I use a lot of internal resources to solve problems at F5 -- I'm sure there's an support engineer or two that might even suggest I abuse my rights as a customer with access to their internal email. However, I'm not a programmer. I've never really claimed to be. Simple bash or perl scripts to automate a task or two? Sure. IPTables commands off the top of my head? Maybe. BigPipe commands are almost second nature now; but Irules syntax is coming slowly to me. So I was awfully proud of myself this week when I ran into an issue deploying a Link Controller configuration in one of our international offices and I was able to solve it quickly -- by turning to DevCentral, finding the syntax I think I need, and putting it in place. I'm sure this could be optimized or made more resiliant; Colin, Joe, (Hoolio?) any time you're ready. :)

 

There are a couple of problems being solved here.

  1. The current Telco provider has been unreliable for the last 6 months to a year, and the needs of the office's SaaS application usage have multiplied this year.
  2. High availability is more important than high thruput -- what we have is OK, but having it always available is important.
  3. The current network structure already exists, and we don't want to re-ip it, all we want is to drop in a 2nd circuit to make Internet Access highly available.
  4. There are external customer-facing dependencies that we're not wanting to muck with now.

 

The solution? Link Controller, Vlan Groups, and Irules.

 

Here's the simplified existing diagram:

 

no_lc

 

Here's where we're going:

 

bridge_lc

 

The biggest challenge? Inbound traffic to the DMZ offices from the new network? Thats easy, virtuals are no big deal. Using Opaque vlan groups to bridge the existing network? Challenging, but straightforward. Forwarding outbound corporate traffic, so that unproxy-able protocols like h.323 don't traverse a BigIP NAT, but protocols that require HA links like IPSec and HTTPs work? Ok, that's a few more virtuals to create. Selecting the NAT for outbound traffic, so traffic that is destined for the existing 10.10.10.1 router is not natted by the BigIP, but traffic that is being sent to the 10.10.20.1 router is natted?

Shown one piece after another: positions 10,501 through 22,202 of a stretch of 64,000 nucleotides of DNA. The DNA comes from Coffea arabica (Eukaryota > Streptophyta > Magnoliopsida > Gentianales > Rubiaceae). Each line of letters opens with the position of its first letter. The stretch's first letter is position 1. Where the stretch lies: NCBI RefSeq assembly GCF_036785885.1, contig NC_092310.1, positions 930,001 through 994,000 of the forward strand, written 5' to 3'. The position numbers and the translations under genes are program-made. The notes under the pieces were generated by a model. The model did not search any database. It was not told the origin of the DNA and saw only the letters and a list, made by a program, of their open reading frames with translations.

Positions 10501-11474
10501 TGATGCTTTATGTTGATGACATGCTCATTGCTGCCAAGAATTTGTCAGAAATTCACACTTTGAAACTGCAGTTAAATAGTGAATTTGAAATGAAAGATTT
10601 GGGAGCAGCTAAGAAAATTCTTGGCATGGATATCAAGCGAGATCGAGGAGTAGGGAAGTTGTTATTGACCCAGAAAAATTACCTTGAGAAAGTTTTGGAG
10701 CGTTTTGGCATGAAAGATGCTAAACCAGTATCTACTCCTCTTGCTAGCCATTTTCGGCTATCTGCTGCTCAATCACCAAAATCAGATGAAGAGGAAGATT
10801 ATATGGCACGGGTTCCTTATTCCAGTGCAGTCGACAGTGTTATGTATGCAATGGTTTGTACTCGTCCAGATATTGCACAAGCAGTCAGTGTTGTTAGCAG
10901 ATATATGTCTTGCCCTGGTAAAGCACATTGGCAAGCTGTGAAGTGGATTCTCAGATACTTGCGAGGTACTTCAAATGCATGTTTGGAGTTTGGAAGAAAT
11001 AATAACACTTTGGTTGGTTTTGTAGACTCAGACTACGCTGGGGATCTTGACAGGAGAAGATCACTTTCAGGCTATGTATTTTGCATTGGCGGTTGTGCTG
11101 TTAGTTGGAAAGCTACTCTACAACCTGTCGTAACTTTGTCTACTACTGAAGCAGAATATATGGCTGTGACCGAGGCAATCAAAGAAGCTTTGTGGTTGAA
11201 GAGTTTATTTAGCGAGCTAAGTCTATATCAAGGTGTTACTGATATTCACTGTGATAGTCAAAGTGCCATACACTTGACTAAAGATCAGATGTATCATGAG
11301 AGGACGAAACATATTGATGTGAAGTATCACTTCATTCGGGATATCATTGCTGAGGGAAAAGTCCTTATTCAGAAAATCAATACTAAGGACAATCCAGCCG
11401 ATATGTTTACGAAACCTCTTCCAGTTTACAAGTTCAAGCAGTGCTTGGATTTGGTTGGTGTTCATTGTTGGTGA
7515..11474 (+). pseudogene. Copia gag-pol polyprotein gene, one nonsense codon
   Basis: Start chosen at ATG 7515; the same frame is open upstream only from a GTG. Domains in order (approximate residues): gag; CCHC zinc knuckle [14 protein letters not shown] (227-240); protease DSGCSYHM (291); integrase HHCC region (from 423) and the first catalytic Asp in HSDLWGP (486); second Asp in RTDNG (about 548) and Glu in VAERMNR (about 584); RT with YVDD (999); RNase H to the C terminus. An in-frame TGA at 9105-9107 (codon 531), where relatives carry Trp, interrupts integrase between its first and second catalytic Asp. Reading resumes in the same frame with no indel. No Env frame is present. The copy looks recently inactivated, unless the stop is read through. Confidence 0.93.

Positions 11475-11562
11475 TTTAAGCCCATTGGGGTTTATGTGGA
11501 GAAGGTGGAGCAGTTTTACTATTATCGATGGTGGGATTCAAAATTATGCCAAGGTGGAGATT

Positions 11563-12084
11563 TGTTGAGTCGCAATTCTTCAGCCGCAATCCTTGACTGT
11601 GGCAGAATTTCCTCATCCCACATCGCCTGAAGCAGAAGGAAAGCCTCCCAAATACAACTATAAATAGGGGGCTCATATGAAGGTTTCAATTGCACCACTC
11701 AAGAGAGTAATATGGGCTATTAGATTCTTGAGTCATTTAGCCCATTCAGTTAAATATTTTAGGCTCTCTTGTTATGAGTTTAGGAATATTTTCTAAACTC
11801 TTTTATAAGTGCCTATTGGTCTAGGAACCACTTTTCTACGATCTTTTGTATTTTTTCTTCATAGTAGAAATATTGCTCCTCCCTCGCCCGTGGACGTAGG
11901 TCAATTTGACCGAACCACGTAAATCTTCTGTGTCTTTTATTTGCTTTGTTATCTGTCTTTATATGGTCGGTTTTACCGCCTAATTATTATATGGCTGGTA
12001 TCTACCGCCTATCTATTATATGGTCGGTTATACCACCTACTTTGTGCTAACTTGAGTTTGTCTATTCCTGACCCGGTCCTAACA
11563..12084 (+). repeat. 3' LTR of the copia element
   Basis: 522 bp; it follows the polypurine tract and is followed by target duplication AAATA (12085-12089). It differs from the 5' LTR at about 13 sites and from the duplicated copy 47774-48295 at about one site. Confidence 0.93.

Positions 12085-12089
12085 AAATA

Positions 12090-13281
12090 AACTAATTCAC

OK, that takes an irule. I can't irule to save my life. However, with the help of the Search function and the IRule editor, here's the code I came up with:

  when LB_SELECTED {
    if {[LB::server addr] eq "10.10.10.1" } {
        snat none
    } elseif {[LB::server addr] eq "10.10.20.1"} {
        switch -glob [IP::local_addr] {
            "10.10.10.10" {snatpool outbound_ipsec }
            "10.10.10.20" {snatpool outbound_corp }
            "10.10.10.21" {snatpool outbound_lab }
            "10.10.10.22" {snatpool outbound_guest }
            default { snatpool default_auto }
        }
    }
}

 

It's not a work of art, but it's less than 20 lines, Colin!

 

Cheers~

 

Side note: Notice I've created a 'snatpool default_auto'. I do that on all of my LTM's to use instead of Snat Automap -- that way, when I'm doing troubleshooting later, tcpdumps won't have both client traffic and monitor traffic in the capture.